Gender medicine: This is how women tick in the field of health!

Gender differences also play an important role in medicine: drugs should be dosed differently depending on gender, for example, and heart attack symptoms often make themselves felt in women. Women should pay attention to this!

Women and men differ in their physiological characteristics – therefore medication and disease progression should also be adapted to gender. Symptoms or courses are often reflected differently, so women should pay attention to this when taking medication.

Drugs work differently in women

Although drugs are used in both women and men, pharmaceutical manufacturers usually only include men in their drug studies. This is because they often volunteer to test new drugs. It is important to test and recommend medications specifically for women because of the following factors:

  • Men and women have different amounts of enzymes that activate the active ingredients in medicines in the body. This can affect the dosage of the drugs in the blood.
  • Men have a lower  body fat percentage  than women. The body therefore absorbs and distributes the active ingredient differently.
  • After taking the medication, a tablet takes different amounts of time in the body in men and women until it takes effect.
  • Women are more likely to suffer from side effects of the medication.

Women should ask more questions when visiting a doctor

Before and also while taking medication, women should find out about gender-specific differences from their doctor:

  • Watch out for side effects and inform the doctor if you have any problems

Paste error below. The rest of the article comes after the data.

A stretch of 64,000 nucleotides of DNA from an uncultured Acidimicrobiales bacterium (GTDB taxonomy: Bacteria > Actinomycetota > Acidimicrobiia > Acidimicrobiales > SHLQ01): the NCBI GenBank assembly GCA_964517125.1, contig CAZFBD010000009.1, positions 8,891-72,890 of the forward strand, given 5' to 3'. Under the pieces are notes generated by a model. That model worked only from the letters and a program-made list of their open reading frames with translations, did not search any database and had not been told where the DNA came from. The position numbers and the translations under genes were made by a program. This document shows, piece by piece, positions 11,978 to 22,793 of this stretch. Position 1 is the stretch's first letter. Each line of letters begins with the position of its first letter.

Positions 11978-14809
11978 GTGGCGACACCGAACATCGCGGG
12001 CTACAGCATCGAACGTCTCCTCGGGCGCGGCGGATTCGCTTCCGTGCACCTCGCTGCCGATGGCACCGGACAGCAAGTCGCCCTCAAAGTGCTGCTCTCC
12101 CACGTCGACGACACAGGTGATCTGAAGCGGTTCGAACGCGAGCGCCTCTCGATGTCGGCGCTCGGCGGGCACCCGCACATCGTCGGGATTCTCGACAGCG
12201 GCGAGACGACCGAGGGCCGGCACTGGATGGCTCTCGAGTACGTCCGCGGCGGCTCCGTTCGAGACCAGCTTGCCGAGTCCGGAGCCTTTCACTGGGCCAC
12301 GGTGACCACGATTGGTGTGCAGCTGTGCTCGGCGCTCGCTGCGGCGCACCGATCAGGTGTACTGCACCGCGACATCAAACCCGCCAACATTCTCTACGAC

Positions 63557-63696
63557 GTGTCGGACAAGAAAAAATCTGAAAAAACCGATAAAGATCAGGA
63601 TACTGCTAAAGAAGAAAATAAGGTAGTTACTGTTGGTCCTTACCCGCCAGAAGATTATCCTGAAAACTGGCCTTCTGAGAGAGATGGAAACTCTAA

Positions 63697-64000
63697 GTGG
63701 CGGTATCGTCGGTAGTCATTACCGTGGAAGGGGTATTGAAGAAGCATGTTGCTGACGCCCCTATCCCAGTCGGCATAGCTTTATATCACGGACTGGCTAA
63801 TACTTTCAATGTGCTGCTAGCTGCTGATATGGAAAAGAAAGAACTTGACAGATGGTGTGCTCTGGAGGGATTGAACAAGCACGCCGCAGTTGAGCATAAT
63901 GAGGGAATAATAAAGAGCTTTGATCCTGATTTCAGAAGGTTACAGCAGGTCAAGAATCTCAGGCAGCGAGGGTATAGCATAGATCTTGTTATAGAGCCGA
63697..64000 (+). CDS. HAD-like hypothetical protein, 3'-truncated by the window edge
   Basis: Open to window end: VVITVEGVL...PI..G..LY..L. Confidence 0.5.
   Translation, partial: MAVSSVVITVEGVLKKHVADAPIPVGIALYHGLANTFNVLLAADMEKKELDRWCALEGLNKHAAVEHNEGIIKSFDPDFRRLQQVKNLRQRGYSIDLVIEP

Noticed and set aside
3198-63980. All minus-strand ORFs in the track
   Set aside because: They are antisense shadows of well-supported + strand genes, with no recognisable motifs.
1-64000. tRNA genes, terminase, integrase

• Discuss and check the dosage together with the doctor

Heart attack symptoms manifest themselves differently in women

Women tend to suffer a heart attack at a later age   than men. This is related, among other things, to the  menopause  and the production of the sex hormone estrogen in the body. The hormone has a positive effect on the vessels and facilitates blood flow, therefore heart attack in women occurs only ten years after menopause.

Women often perceive the heart attack symptoms differently, so it is recognized later and offers less time for treatment.

Detect heart attack in women

A heart attack is usually more obvious in men than in women. The typical chest pain, which increasingly radiates into the arm, occurs less. Rather, women perceive the heart attack as a feeling of tightness in the chest. Other symptoms also appear:

Women tend to classify the heart attack as a stomach problem. If the symptoms occur, a doctor should be contacted urgently. In addition, older women should have their cardiovascular system checked regularly. A healthy lifestyle also helps reduce heart problems.

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